It was really beautiful and I could smell the history.
The organ had its first opening in 1881 and it will soon be re-opened when the restoring is finished.

Here are the new pipes – hand painted.



It was a lovely addition to my road trip and I had more images to reflect on.

Burton Pidsea

When looking the information about this cemetery I imagined it to be big, but at arrival I discovered that it is quite small. Large part of the grounds is old grave yards.
The church was beautiful and the sun just highlighted the detailed building.
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The grave yard that I was more focused on had a similar style of layout and I had a little wonder around just in case I find something photographically interesting and story-telling.

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This image is one of my favourites from all grave yards, I deliberately cropped the head off. The white figure represents the beauty of such sculptures against the grass, leaves and other elements.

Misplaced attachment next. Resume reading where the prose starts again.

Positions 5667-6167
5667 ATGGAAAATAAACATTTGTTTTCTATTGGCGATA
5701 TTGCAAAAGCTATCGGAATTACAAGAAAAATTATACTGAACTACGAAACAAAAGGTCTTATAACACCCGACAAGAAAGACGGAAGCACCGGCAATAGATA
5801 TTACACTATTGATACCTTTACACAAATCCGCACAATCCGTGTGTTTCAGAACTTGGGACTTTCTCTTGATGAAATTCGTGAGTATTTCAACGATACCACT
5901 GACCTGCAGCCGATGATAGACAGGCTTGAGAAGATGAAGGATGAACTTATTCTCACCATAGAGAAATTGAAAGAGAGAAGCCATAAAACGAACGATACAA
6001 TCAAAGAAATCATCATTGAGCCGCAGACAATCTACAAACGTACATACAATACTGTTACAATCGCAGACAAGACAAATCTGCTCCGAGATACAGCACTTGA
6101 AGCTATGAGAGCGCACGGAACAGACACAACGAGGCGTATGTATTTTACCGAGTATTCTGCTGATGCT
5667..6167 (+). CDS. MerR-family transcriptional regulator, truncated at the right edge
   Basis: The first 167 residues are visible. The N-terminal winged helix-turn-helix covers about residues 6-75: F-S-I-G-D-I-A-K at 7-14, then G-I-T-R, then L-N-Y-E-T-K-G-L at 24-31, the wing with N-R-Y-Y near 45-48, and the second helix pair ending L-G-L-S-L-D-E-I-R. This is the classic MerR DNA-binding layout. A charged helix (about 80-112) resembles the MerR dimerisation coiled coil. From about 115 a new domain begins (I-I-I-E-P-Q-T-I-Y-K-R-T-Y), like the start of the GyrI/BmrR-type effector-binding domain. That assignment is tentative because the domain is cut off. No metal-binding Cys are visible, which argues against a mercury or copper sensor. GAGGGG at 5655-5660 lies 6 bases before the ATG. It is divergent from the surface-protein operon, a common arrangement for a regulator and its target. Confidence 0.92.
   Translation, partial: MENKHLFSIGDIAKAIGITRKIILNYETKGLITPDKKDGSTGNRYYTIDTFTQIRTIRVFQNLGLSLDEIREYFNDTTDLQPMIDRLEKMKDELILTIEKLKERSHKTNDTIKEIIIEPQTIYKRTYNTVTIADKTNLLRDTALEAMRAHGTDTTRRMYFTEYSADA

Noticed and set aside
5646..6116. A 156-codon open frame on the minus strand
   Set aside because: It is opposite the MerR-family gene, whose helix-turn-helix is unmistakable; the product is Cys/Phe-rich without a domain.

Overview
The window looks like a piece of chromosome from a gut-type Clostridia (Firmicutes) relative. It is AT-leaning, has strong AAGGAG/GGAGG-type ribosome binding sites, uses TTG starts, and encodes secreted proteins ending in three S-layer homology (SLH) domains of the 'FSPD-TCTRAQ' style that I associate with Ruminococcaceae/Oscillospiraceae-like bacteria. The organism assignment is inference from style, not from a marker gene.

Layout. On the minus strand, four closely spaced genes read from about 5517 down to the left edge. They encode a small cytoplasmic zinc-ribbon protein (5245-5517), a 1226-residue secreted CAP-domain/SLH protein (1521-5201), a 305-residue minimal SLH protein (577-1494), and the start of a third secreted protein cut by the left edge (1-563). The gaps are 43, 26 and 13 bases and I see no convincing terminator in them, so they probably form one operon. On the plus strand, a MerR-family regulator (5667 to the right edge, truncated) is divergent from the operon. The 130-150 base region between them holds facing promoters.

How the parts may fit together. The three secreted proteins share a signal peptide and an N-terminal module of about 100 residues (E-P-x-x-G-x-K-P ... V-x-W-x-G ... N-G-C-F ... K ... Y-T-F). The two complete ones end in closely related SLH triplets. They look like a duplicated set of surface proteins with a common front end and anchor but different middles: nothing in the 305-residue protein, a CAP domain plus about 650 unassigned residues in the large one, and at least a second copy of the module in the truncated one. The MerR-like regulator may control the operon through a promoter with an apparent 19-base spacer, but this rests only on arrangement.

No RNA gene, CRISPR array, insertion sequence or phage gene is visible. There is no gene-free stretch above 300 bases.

South Cave Cemetery

South Cave is my favourite visit by far. I have seen the cemetery for a few times whilst driving past it and even before I took the project on, always wanted to stop and have a look. It has got certain appeal that probably can be explained by the overall landscape that promises peace and quiet.

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South Cave Cemetery has a certain mood that feels like it is filled with love and celebration of life. Yes, I think out of all cemeteries I’ve been to, this one really celebrates the “End Of Life”.

The decor, little touches and the little, cute church really filled my heart with joy.
My only problem at this visit was the man who was cutting grass on the grounds. So I had to hide my camera quite a lot.

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I was starting to get into the project and the road trip. There was a lot of stories to photograph within the grave yard.